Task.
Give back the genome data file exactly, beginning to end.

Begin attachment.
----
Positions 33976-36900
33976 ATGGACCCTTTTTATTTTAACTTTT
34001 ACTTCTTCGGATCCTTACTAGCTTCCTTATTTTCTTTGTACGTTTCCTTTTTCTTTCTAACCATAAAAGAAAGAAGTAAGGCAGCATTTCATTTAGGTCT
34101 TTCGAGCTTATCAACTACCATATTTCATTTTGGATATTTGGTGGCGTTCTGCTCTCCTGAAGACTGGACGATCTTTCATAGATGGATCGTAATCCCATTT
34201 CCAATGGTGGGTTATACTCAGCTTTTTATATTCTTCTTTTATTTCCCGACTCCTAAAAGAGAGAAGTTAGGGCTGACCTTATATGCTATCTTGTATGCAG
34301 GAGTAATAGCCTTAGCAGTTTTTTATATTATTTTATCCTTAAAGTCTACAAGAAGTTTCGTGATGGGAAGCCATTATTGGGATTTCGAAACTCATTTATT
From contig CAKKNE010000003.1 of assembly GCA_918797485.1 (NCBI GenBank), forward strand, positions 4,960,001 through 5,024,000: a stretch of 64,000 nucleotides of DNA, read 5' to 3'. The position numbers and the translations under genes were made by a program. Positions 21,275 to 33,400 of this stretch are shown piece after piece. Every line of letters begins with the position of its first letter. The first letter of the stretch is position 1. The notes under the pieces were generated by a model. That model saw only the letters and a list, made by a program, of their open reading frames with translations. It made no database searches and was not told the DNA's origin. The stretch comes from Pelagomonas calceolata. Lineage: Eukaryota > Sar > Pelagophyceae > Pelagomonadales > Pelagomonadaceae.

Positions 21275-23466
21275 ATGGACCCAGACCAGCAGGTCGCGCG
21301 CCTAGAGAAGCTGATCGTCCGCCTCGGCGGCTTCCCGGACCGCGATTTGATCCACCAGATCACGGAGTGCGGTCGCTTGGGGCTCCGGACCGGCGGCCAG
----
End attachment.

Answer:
Positions 33976-36900
33976 ATGGACCCTTTTTATTTTAACTTTT
34001 ACTTCTTCGGATCCTTACTAGCTTCCTTATTTTCTTTGTACGTTTCCTTTTTCTTTCTAACCATAAAAGAAAGAAGTAAGGCAGCATTTCATTTAGGTCT
34101 TTCGAGCTTATCAACTACCATATTTCATTTTGGATATTTGGTGGCGTTCTGCTCTCCTGAAGACTGGACGATCTTTCATAGATGGATCGTAATCCCATTT
34201 CCAATGGTGGGTTATACTCAGCTTTTTATATTCTTCTTTTATTTCCCGACTCCTAAAAGAGAGAAGTTAGGGCTGACCTTATATGCTATCTTGTATGCAG
34301 GAGTAATAGCCTTAGCAGTTTTTTATATTATTTTATCCTTAAAGTCTACAAGAAGTTTCGTGATGGGAAGCCATTATTGGGATTTCGAAACTCATTTATT
From contig CAKKNE010000003.1 of assembly GCA_918797485.1 (NCBI GenBank), forward strand, positions 4,960,001 through 5,024,000: a stretch of 64,000 nucleotides of DNA, read 5' to 3'. The position numbers and the translations under genes were made by a program. Positions 21,275 to 33,400 of this stretch are shown piece after piece. Every line of letters begins with the position of its first letter. The first letter of the stretch is position 1. The notes under the pieces were generated by a model. That model saw only the letters and a list, made by a program, of their open reading frames with translations. It made no database searches and was not told the DNA's origin. The stretch comes from Pelagomonas calceolata. Lineage: Eukaryota > Sar > Pelagophyceae > Pelagomonadales > Pelagomonadaceae.

Positions 21275-23466
21275 ATGGACCCAGACCAGCAGGTCGCGCG
21301 CCTAGAGAAGCTGATCGTCCGCCTCGGCGGCTTCCCGGACCGCGATTTGATCCACCAGATCACGGAGTGCGGTCGCTTGGGGCTCCGGACCGGCGGCCAG